Hello! What a jolly sight, eh? A nice slab of pork…shoulder? I’m not really sure. The lady at the market (who looked a little too similar to her products, if you ask me) said they didn’t have any ‘Schulter’ and so I pointed at what looked good.

‘A big juicy bit please, marbled with fat if you can, nice and lean, there’s a good’un!’ I said in my head as something equivalent of ‘large pork now’ came out of my mouth in German.  I then mentally followed an uninterpretable grunt with ‘What’s that you say? I am very sorry I haven’t any truffles, probably shouldn’t have killed your pig if that’s what you’re after!’. At least I assume that was the subject of her enquiry.

As you may have gathered by now I’m not a massive meat eater, this is partly due to a guilty environmental conscience but also down to being a big fat fuss-pot. I drool just as much as anyone else over a duck confit or steak tartare but these are not daily dishes and the point of this blog is to show food that makes your guinea pigs go ‘Wow, I think I’m going to melt’ so that you can then sit back and watch them do so. I know, right? Melting guinea pigs. Mental.

With meat, I like to keep it simple. A Poulet aux Quarante Gousses d’Ail for example, sounds like a nightmare but is little more than your average Sunday roast. The following is another recipe with very few ingredients, three in fact. Two of which are salt and water- so can you guess the last one?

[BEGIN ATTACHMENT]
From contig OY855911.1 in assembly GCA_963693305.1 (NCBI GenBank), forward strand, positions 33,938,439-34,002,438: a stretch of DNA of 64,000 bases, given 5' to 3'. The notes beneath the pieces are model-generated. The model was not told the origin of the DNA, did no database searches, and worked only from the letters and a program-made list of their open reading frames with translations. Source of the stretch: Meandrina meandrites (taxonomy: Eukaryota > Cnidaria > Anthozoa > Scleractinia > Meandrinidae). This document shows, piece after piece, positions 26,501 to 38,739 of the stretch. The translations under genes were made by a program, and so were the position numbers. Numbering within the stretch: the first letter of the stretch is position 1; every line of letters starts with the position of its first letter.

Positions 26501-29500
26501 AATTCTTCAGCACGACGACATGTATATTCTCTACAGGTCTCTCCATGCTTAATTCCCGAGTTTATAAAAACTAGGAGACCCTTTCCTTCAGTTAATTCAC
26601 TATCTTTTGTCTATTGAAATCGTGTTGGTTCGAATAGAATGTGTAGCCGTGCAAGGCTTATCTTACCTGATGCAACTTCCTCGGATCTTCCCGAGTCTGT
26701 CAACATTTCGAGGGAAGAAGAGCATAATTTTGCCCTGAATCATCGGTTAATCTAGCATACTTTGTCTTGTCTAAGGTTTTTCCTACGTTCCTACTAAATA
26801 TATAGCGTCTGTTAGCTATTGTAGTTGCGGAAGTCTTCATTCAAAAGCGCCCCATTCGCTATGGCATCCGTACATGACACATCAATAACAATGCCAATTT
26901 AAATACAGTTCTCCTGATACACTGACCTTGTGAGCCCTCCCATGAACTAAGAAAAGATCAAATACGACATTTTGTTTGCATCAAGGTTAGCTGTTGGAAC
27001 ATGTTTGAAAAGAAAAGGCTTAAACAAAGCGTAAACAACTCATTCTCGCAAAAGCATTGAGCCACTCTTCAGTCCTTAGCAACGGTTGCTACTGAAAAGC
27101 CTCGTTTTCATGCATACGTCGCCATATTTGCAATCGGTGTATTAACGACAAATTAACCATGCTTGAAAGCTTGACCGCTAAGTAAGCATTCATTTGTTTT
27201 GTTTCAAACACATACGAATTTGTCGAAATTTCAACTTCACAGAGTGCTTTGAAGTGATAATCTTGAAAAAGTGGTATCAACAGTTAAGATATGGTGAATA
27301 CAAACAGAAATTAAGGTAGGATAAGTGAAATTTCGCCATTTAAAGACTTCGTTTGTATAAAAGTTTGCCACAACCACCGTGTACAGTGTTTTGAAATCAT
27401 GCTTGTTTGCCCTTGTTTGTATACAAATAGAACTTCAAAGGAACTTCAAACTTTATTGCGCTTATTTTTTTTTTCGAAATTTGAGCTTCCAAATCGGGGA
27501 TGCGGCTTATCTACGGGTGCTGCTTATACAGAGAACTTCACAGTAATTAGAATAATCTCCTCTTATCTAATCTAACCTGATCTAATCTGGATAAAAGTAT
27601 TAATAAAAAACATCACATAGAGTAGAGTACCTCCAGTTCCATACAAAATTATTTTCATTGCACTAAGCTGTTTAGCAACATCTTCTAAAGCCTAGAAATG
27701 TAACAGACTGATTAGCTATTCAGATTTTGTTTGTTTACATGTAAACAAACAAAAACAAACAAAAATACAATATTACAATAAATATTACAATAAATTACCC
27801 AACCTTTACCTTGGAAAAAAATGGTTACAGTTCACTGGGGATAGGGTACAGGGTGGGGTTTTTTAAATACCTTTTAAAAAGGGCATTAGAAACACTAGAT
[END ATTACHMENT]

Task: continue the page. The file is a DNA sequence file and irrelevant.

‘But doesn’t it just taste briny?!’ I hear you cry. No! It tastes even better than a Hog Roast at a festival when you’re hungover and convinced that crumbly pigginess is the only thing that can save you. Yes, this is pork carnitas.


1kg pork (shoulder, deboned ribs or similar)

2 tspn table salt

Cold water

Lots of optional extras to suit you (I can recommend the redcurrants)


  1. Chop the pork into cubes about half the size of an Oxo pack, a bit bigger than bite-size.
  2. Place into a large saucepan/cast iron pan (if you have one, you snazzy thing, you) but don’t  make the pork more than one layer deep. You might have to spread the meat over two pans, or at least I did.
  3. Coat the meat in the salt. (So, one teaspoon per pot, if divided equally senoritas)
  4. Only just cover with cold water
  5. Bring to a rolling boil
  6. Turn the heat down. You now have about an hour and a half to wait so…
  7. Have a Corona
  8. Find tall, dark, stranger to teach you tango
  9. Keep an eye on the meat. When all the liquid has evaporated, it will fry in its own loveliness.
  10. Once frying, keep on the heat for a further ten minutes. At this point, I added some black pepper, chilli and some dark brown sugar but they are not essential.
  11. Carnitas is tradtionally your pork meat served in a tortilla with salsa or guacamole etc. I served mine with a red onion, lime and coriander relish, sour cream and redcurrants. It was delicious.

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